Updated: Jan 2
The ancient art of self-quarantine (short story)
In the winter of 2018, while traveling with my daughter by bus from Granada to Cordoba, Spain, to the fortress town of Zahara de la Sierra in southern Spain high above the Andalusian countryside, I was in total awe how this small town had beautifully survived in modern times. We were visiting a sacred place that two years later would be revered as safe refuge during coronaviruses scourge on the world. Reported by CNN, The hilltop fortress town that cut itself off from the world -- and coronavirus--By Claudia Rebaza and Tim Lister) Thanks to the young mayor Santiago Galvans, fast action to shut off the small town to outsiders, allowing only one point of entry through a strict checkpoint, had created no reported cases of the virus. This made life sustainable within the walls of Zahara; restaurants could stay open, families could visit each other as long as no one left. A few brave women gather groceries and supplies for the entire community. They had figured out a way to self-quarantine quickly. Being self-sufficient was not new to Zahara citizens. They had fended off their enemies, the Moors, and Christians in medieval times. However, their smart architectural design into the mountainside gave them a leg up. I had seen firsthand peaceful solitude, and many of their descendants as talented artisans and culinary experts, while blissfully enjoying life overlooking the Mediterranean. It was mesmerizing, a fortress village removed from modern chaos.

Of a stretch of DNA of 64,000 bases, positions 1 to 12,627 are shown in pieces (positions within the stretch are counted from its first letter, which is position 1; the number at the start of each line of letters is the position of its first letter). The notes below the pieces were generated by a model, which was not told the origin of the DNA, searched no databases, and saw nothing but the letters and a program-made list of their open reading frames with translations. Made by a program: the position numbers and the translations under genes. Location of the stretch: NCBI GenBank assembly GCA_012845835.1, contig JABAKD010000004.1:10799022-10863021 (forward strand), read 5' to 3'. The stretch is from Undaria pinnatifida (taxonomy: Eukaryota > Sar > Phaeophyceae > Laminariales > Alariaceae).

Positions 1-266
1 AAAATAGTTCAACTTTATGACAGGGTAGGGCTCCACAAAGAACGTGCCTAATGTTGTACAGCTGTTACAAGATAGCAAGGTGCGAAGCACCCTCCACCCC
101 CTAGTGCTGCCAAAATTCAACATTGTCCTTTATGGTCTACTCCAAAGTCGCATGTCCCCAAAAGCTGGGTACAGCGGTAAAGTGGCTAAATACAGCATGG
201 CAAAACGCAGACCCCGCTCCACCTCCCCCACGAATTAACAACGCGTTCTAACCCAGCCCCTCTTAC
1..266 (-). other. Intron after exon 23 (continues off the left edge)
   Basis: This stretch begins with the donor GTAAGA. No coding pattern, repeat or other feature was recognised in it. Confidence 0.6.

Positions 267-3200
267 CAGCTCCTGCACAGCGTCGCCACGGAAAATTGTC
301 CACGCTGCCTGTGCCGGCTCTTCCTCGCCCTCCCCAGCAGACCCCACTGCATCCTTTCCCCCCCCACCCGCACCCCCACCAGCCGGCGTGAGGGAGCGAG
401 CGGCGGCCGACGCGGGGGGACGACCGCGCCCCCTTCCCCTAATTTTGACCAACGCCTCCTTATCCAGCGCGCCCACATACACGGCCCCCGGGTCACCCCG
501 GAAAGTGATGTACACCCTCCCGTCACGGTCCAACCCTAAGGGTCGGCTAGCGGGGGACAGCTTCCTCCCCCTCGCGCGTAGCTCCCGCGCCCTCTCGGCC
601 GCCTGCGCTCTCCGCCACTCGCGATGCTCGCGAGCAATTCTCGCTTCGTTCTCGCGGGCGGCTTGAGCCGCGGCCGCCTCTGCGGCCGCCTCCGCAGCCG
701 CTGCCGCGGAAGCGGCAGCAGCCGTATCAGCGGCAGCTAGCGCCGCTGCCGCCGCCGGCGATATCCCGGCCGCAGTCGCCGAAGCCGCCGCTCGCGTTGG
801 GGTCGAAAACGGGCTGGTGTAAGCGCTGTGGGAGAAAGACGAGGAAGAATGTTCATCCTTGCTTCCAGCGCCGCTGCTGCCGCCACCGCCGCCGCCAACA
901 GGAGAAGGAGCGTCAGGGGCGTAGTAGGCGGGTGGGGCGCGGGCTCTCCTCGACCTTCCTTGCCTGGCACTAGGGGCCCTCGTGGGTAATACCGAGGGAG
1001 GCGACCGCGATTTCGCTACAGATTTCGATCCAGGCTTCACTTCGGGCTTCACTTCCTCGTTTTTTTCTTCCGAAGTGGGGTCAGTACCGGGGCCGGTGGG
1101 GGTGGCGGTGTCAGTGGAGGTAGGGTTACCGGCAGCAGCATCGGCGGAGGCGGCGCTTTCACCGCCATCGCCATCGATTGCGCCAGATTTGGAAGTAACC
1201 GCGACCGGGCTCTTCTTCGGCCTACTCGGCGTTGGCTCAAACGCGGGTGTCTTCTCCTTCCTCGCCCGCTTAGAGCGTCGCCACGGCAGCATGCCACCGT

A recent BBC reel, The ancient practice of self-isolation, talked about how in Kathmandu, Nepal, social distancing as a routine practice has been around for a thousand years and is nothing new. In Lhasa, Tibet, people were particularly vulnerable to infection. This old tradition was practice by Newar merchants while conducting trade along the silk road. Merchants bathed at the Stone Fountain in Thakuhiti were they went through ritual purification. The purification ritual helped to keep urban disease out of rural life so that people could thrive and be happy.
Today is not so far from our past. Before modern medicine, staying apart was the only way to prevent infection. We believe we are in unprecedented times when, indeed, we are not. Many of us just can't imagine a time without worrying about carrying a plague home. However, it was a reality for ancient civilizations and still exists in rural cultures around the world. Many of us are scared, and sadly some losing ground. Remember what our native ancestors taught, we are guests on this world and should respect the law of nature knowing it is dangerous to take more than we need.
Allowing modern technologies like tracing surveillance may be an intrusive necessity. We could relearn what our ancestors did to survive, and we can never forget and make sure generations after us do not either. When a vaccine becomes readily available, we will find our way back to a more stabilized new way of living.
The mayor was correct, like the sieges of Zahara's medieval times, this too shall pass.
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*Pictured: In January 2018 we visited the little town of Zahara de la Sierra nestled next to the Mediterranean Sea. We only had a day and one we wished could have lasted longer.
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